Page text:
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Scientists Find Controlling Factors of a Semiparasite-Mistletoe's Sap Flow

Mistletoes are semi-parasitic plants attached to shoots or stem of host poplar trees. They absorb water and nutrients from the vascular system of their hosts and have their own photosynthesis system. The water use of mistletoes can be influenced by the water status of their hosts besides abiotic environmental conditions. However, there is a lack of studies on the dynamics of mistletoe water utilization in relation to both biotic and abiotic factors.   

The water utilization of host trees and mistletoe varies with the microenvironment conditions of the canopy. Experiment is needed to understand the relations. 

The research group of Plant Physiological Ecology from Institute of Applied Ecology (IAE) of the Chinese Academy of Sciences took Changbai Mountain Forest Ecosystem Research Station as a platform.  

By building a canopy platform at 20 m above the ground, they monitored the dynamic changes of sap flow of Viscumcoloratum (Kom.) Nakai (Loranthaceae) bysap flow system in combination with continuous measurements of microclimatic variables and volumetric water content (VWC) of its host tree branch xylem in the summer 2015.  

They found that the host tree VWC exhibited substantial fluctuations during sunny days but lower VWC of the host did not negatively affect the sap flow of V. coloratum.  

Hourly and daily mean transpiration rates (Esap) of V. coloratum calculated from sap flow measurements showed strong positive correlations with photosynthetic photon flux density (PPFD) and vapor pressure deficit (VPD) measured in close vicinity to the point of mistletoe attachment. 

The mean Esap of V. coloratum was substantially higher than that of their host during clear days (4.55 ± 0.54 vs 2.01 ± 0.15 kg m−2 day−1). Moreover, the mistletoe-to-host transpiration ratio was not constant but became increasingly larger with the increase of PPFD or VPD on both hourly and daily bases, suggesting a weaker control of water loss in the mistletoe in comparison to its host species.  

The strong dependence of mistletoe Esap on micrometeorological variables and its decoupling from the host tree xylem water status suggests that the development of dense tree canopy functions as a potential mechanism for the host trees in reducing the competitive water use of mistletoes.  

These findings have important implications for the interactions between mistletoe species and their host trees in temperate forests. 

The results has been accepted by the journal Tree Physiology entitled "Microenvironment in the Canopy Rivals the Host Tree Water Status in Controlling Sap Flow of a Mistletoe Species in Tree Physiology".  

The work was supported by NNSFC, one hundred person project of CAS, (A) and Major projects of Ministry of science and technology.  

 

 

Full text URL: Microenvironment in the Canopy Rivals the Host Tree Water Status in Controlling Sap Flow of a Mistletoe Species in Tree Physiology. 

Abstract : Mistletoes absorb water from the vascular system of their hosts and thus the water use of mistletoes can be influenced by the water status of their hosts besides abiotic environmental conditions; however, there is a lack of studies on the dynamics of mistletoe water utilization in relation to both types of controlling factors. By building a canopy platform at 20 m above the ground, we monitored the dynamic changes of sap flow of Viscum coloratum (Kom.) Nakai (Loranthaceae) in combination with continuous measurements of microclimatic variables and volumetric water content (VWC) of its host tree branch xylem. We found that the host tree VWC exhibited substantial fluctuations during sunny days but lower VWC of the host did not negatively affect the sap flow of V. coloratum. Hourly and daily mean transpiration rates (Esap) ofV. coloratum calculated from sap flow measurements showed strong positive correlations with photosynthetic photon flux density (PPFD) and vapor pressure deficit (VPD) measured in close vicinity to the point of mistletoe attachment. The mean Esap of V. coloratum was substantially higher than that of their host during clear days (4.55 ± 0.54 vs 2.01 ± 0.15 kg m−2 day−1). Moreover, the mistletoe-to-host transpiration ratio was not constant but became increasingly larger with the increase of PPFD or VPD on both hourly and daily bases, suggesting a weaker control of water loss in the mistletoe in comparison to its host species. The strong dependence of mistletoeEsap on micrometeorological variables and its decoupling from the host tree xylem water status suggests that the development of dense tree canopy functions as a potential mechanism for the host trees in reducing the competitive water use of mistletoes. These findings have important implications for the interactions between mistletoe species and their host trees in temperate forests.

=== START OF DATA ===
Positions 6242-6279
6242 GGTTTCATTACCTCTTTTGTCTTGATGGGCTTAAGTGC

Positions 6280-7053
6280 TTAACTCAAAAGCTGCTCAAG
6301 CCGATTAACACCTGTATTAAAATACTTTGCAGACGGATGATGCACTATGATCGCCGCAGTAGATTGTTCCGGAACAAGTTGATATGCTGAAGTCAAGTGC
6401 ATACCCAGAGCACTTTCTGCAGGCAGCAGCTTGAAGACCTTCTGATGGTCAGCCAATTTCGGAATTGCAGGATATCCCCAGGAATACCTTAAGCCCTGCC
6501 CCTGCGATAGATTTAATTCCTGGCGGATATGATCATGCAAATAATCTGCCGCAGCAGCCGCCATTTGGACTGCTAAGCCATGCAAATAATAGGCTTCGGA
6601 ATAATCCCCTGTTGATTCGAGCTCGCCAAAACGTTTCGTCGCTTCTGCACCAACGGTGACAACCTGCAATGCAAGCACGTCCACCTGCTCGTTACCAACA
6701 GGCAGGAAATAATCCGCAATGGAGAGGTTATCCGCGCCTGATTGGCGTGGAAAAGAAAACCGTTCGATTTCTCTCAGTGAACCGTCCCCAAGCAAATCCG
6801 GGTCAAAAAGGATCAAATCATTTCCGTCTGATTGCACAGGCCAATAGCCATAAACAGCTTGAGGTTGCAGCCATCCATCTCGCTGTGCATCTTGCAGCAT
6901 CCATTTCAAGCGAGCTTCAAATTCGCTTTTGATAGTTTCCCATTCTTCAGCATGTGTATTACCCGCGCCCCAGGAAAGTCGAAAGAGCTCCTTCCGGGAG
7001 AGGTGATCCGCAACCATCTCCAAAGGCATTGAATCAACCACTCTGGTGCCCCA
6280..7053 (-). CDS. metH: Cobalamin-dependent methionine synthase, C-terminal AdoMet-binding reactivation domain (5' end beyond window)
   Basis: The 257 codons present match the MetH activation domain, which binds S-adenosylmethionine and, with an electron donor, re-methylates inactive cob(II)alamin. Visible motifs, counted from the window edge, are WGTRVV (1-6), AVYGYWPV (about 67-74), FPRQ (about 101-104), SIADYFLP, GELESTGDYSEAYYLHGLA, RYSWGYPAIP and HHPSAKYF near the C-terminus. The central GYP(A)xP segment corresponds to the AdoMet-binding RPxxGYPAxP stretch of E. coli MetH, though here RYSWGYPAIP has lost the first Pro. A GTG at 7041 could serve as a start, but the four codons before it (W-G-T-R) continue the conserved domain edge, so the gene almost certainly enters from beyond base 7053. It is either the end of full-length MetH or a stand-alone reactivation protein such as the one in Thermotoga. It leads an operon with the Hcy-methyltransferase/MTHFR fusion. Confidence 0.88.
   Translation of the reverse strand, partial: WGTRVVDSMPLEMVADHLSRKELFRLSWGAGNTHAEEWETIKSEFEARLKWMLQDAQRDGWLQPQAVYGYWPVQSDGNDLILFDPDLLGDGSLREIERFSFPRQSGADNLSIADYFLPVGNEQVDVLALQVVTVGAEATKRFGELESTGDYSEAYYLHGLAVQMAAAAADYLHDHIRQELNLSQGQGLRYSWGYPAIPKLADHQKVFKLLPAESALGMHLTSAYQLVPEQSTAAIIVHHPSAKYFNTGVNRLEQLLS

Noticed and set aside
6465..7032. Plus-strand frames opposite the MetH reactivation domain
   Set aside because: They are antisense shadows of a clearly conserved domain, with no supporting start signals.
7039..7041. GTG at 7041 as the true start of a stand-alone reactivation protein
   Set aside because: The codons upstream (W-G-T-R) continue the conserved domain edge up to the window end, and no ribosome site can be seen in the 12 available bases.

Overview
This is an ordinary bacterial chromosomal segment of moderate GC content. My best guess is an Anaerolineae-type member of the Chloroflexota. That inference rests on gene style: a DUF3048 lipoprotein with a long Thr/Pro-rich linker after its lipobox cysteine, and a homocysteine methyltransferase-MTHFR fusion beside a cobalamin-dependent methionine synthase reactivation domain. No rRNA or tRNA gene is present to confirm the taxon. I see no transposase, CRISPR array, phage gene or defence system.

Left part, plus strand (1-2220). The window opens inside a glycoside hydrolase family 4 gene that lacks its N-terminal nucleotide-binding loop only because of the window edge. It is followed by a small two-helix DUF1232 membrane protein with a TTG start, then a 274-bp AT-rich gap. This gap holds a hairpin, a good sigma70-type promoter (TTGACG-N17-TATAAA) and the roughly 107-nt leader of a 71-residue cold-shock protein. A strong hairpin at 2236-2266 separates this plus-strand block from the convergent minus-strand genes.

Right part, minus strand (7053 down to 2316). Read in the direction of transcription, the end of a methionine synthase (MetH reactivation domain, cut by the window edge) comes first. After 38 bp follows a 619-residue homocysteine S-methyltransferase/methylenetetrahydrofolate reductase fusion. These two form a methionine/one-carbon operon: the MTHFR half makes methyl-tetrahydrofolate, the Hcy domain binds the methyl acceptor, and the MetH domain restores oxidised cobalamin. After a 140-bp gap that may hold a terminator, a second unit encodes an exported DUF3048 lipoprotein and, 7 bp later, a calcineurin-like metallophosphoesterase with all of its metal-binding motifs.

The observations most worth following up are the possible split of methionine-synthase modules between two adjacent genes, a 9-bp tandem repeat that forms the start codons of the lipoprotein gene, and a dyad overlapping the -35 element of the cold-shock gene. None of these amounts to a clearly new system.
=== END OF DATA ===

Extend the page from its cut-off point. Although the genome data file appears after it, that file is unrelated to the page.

Publication Name: YANG Da; GOLDSTEIN Guillermo; WANG Miao; ZHANG Weiwei; WANG Aiying; LIU Yanyan; HAO Guangyou. 

Email:haogy@iae.ac.cn. 

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  • Microenvironment in the Canopy Rivals the Host Tree Water Status in Controlling Sap Flow of a Mistletoe Species in Tree Physiology
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